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GROWING THE NON-PROFIT SECTOR IN EUROPE BY EUR 4BN: CAPGEMINI INVENT SUPPORTS THE EU IMPACT ASSESSMENT ON CROSS-BORDER ACTIVITIES OF ASSOCIATIONS

Soohyun Lee
Dec 7, 2023

We’re getting closer to eliminating barriers in the single market for non-profit organizations 

Moving towards an economy for people

On September 5, 2023, the European Commission adopted a proposal to facilitate cross-border activities of non-profit associations (NPAs) in the EU by reducing the regulatory formalities and legal barriers they face, thereby enabling them to fully benefit from the single market. By promoting the role NPAs play in generating economic and societal value in the EU, the proposal embraces the idea of an economy that works for people as envisaged in the European Green Deal and the Digital Decade 2030. Capgemini Invent, together with Ecorys, professors Antonio Fici (University of Rome Tor Vergata) and Wino van Veen (VU University Amsterdam), and Bram Van Baelen (KU Leuven), supported the Commission with an impact assessment study for this proposal.

Unlocking the socio-economic potential of the non-profit sector in Europe 

The estimated 3.87 million non-profit associations active in the EU contribute 2.9% (EUR 420 billion) of the EU’s gross domestic product (GDP), creating value in sectors such as health, social services, humanitarian aid, social inclusion, R&D, culture, education, and sports. When they operate in another member state, these associations often face additional costs and administrative burdens due to an absence or lack of synchronization in national cross-border legislation. Approximately 8% (310,000) of NPAs active in the EU are currently affected by such obstacles.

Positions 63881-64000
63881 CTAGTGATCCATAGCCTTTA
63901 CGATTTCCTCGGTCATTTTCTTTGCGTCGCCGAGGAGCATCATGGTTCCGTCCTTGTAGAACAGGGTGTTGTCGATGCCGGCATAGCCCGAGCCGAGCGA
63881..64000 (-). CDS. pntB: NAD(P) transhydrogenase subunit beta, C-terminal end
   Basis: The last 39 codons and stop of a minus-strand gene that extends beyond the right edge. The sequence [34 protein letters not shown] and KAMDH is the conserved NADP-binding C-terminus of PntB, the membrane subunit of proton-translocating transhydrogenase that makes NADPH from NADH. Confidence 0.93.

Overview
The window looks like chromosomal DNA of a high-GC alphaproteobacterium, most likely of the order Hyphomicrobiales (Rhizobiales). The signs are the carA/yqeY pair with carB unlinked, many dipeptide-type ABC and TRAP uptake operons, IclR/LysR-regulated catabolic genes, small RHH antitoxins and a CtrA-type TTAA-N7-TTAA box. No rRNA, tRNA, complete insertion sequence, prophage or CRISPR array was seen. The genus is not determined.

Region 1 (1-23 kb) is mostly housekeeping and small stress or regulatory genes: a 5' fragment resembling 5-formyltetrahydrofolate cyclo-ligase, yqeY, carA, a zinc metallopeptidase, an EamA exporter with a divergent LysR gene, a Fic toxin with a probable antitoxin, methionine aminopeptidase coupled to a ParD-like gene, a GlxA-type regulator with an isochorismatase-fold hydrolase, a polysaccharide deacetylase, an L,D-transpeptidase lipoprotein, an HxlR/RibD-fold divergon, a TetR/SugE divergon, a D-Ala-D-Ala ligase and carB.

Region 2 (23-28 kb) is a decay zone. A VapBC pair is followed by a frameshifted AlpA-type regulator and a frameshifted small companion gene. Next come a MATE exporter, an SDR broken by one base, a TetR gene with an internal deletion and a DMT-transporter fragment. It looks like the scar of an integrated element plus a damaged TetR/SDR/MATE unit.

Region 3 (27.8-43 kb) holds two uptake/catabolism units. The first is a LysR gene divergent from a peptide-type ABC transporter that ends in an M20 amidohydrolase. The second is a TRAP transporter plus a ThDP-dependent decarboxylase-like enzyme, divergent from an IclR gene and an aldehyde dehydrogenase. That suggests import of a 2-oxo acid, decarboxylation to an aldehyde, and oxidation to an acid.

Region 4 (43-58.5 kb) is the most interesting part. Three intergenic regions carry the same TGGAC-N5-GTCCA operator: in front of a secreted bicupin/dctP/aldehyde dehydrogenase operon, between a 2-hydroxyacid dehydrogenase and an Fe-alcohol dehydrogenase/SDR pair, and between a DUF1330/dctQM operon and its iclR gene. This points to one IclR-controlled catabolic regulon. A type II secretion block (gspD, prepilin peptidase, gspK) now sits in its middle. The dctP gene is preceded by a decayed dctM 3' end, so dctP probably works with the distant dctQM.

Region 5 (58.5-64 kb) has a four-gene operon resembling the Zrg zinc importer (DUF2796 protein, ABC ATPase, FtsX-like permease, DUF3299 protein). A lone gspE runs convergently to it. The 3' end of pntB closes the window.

The Study supporting an impact assessment on cross-border activities of associations outlines policy options and assesses their impact and capacity to solve identified problems. It is based on literature review/desk research of 66 documents; the collection of detailed information on laws and regulation of associations in each Member State; 64 interviews with associations, umbrella organizations, national authorities, and others; and a survey targeting 2,491 stakeholders with 140 responses.